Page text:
Mayoral candidate Ken Welch fielded questions from the crowd on environmental justice at the iCAR town hall meeting held Sept. 25 at the Carter G. Woodson African American Museum.
MARK PARKER, Staff Writer
ST. PETERSBURG — The Initiative on Coastal Adaptation and Resilience (iCAR) held its first in a series of meetings on climate resiliency and environmental justice at the Carter G. Woodson African American Museum last Saturday.
Founded in 2015 by USF St. Petersburg professors Dr. Barnali Dixon, Dr. Rebecca Johns, and Dr. Donny Smoak, iCAR’s mission is to build awareness of climate impact on the region, identify research gaps as it relates to certain neighborhoods, and help local organizations develop the skills necessary for climate resiliency.
The Foundation for a Healthy St. Petersburg sponsored last Saturday’s town hall meeting.
Students from USF, USFSP, and the University of Tampa volunteered their services for the event, which was held in the lush Legacy Garden behind the Woodson Museum. The students registered attendees and passed out fliers, ran a kids table with activities for children, and served pizza – of which there was enough to feed a small army – to guests.
While the topics were serious and the discussions sometimes intense, the mood was relatively light, and the event was informal. Guests were asked to fill out large sticky notes with their questions and place them on a poster board, and the experts on the topic answered each question. Other posterboards were placed around the meeting displaying maps with specific data as it relates to patterns of risks and specific resiliency issues.
The maps were made possible by the Community Resiliency Information Systems (CRIS). CRIS is a web-based, interactive tool designed by iCAR to identify unique resiliency needs at the community level, and solutions are customized by neighborhood to ensure equitable climate resiliency. CRIS allows residents from diverse communities to communicate their resource and information needs to local and state officials. Passing this information and local concerns to leaders and legislators was a key focus of the event.
CRIS combines physical data such as storm surge, flooding, and sea-level rise with environmental hazards, socioeconomic data, live survey data, and sensor data to create heat maps. The most heavily discussed map on display showed a disproportionate amount of pollutants in the air around the Midtown area of St. Pete.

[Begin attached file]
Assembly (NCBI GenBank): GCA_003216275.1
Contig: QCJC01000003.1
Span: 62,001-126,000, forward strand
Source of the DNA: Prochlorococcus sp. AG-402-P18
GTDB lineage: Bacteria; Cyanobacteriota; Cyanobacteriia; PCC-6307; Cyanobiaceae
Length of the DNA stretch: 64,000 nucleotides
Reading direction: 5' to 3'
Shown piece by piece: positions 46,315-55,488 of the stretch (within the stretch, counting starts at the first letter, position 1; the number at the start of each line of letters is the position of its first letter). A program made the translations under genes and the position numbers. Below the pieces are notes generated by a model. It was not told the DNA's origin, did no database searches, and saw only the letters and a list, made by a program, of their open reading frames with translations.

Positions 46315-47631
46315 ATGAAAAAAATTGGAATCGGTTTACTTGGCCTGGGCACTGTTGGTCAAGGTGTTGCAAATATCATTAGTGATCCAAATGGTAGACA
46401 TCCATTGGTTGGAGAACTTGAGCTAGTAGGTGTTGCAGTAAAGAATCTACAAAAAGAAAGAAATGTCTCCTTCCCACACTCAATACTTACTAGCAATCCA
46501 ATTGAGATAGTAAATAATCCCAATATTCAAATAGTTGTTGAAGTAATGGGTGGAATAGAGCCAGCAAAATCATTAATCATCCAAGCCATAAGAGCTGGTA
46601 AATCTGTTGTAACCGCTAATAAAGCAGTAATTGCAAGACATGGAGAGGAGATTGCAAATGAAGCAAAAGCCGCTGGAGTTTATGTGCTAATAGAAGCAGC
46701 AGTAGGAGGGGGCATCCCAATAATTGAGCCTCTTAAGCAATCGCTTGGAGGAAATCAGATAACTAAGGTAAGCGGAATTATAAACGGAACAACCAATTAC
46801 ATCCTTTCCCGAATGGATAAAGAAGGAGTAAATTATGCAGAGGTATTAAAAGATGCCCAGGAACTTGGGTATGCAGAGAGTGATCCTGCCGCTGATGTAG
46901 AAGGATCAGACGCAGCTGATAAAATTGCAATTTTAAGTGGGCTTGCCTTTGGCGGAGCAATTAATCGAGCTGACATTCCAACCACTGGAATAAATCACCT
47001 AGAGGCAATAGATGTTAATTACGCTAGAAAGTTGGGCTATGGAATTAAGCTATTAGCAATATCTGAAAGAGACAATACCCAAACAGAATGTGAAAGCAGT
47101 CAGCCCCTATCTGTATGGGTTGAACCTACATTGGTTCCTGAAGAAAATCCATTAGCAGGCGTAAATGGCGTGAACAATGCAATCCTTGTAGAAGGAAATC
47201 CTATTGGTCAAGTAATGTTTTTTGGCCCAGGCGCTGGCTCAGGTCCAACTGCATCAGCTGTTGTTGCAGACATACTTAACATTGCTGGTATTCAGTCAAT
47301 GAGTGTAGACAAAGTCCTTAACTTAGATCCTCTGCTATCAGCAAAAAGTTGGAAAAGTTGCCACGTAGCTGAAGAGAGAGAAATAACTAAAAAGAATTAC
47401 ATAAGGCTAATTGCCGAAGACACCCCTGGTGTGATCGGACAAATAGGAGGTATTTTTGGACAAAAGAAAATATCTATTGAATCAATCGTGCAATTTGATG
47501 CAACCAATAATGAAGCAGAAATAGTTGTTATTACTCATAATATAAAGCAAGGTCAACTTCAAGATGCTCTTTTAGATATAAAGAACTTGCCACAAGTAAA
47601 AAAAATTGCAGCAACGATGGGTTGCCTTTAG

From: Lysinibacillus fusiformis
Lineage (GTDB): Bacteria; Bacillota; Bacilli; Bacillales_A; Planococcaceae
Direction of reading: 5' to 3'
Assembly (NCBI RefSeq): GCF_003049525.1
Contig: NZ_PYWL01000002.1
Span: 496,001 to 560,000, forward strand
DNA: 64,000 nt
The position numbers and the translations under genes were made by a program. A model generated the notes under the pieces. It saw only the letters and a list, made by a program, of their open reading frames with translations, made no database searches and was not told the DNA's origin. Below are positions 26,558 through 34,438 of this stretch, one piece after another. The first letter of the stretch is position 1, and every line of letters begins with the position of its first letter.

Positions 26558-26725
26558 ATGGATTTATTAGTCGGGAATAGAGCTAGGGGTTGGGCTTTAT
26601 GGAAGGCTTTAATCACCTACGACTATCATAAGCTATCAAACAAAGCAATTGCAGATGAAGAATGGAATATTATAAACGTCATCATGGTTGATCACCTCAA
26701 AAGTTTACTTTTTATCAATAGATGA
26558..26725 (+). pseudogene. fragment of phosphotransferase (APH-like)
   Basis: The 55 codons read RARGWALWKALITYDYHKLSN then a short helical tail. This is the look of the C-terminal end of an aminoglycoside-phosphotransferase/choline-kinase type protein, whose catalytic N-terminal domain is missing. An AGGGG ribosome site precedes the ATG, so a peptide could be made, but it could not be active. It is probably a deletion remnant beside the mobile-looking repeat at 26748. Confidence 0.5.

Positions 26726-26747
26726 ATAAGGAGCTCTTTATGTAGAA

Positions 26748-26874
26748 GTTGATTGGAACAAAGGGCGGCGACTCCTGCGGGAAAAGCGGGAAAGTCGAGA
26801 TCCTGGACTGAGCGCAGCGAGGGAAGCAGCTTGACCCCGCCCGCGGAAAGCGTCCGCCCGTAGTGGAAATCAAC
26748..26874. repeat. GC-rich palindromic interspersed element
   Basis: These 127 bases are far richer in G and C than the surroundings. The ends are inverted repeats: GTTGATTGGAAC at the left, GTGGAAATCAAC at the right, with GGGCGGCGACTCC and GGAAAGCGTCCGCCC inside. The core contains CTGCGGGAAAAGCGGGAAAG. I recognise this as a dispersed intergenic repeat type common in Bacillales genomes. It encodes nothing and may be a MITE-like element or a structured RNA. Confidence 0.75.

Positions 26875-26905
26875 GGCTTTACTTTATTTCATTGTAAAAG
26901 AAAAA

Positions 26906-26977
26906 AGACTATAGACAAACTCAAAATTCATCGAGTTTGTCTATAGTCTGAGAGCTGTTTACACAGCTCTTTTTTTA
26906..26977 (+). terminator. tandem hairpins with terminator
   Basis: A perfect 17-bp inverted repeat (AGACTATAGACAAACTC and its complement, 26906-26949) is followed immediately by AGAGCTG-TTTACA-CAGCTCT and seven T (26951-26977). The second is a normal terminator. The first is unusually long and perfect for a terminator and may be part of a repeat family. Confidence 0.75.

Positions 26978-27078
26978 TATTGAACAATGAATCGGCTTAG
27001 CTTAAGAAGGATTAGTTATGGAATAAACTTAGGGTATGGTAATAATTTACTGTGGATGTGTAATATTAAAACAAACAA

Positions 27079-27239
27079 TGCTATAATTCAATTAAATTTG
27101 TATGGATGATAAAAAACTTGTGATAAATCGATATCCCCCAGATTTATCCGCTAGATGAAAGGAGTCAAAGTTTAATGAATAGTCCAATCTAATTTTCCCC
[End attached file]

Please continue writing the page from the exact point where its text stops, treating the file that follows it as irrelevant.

However, researchers did point out that as bad as the map looked, more testing needed to be conducted in Midtown and other areas of the city before they could draw any more specific conclusions.
“This area right here, the area north of Lake Maggiore – which is all Midtown, Childs Park – this is the highest risk of cancer from toxins in southern Pinellas County,” said Johns.
Dixon said they recently put a sensor in Bartlett Park, and she is seeking more funding to put sensors in other areas.
“One of the great things about this tool is that it’s flexible,” said Johns. “We don’t currently have a public health module, but we can create one if that’s what the community wants.”
Dr. Henry Alegria, a professor of chemistry at USF, succinctly said that “science costs money.”
“So, we’re doing what we can with the funding that is available,” he said. “If we were to get more funding, we can add more things, measure more things, and we could get them installed in more locations to get a more granular picture of what’s happening and make comparisons county-wide.”
Alegria added that residents who are currently experiencing the effects of environmental inequities must get involved in these programs and make their voices heard, as the squeaky wheels are the ones that get the most oil.
“We want equity,” he said.
Former county commissioner and current mayoral candidate Ken Welch fielded questions from the crowd. He said it is a fact that the climate will continue to change over the following decades, “and we have to respect the science and what it says.”
“And the science tells us that there is a disproportionate impact on lower-income communities with sea-level rise,” said Welch. “The science has to dictate our decision making.”
In collaboration with a diverse set of community partners, iCAR is hosting Dr. Robert Bullard on Oct. 20 as the keynote speaker for its annual workshop on climate resiliency. Bullard will speak about the intersections of environmental and climate justice and strategies for moving the community forward to equitable resilience.
The virtual keynote address will take place at 7:30 p.m. Click here to RSVP.
If you could not attend the town hall meeting at the Woodson last Saturday, please consider sharing your thoughts through this survey link. This is not research and is confidential. It is merely a tool for collecting ideas about community concerns that can inform our community conversation with Bullard.
Your ideas will be added to the summary of concerns we have collected from the town hall. Please complete your response by Oct. 4 to be given full consideration.
Click the link to take the survey https://forms.gle/5MxUQEUSX1EsJuoC8
Follow iCAR on Facebook at www.facebook.com/iCARatUSFSP.
An earlier version of this article incorrectly stated that the Sierra Club was a sponsor of this event.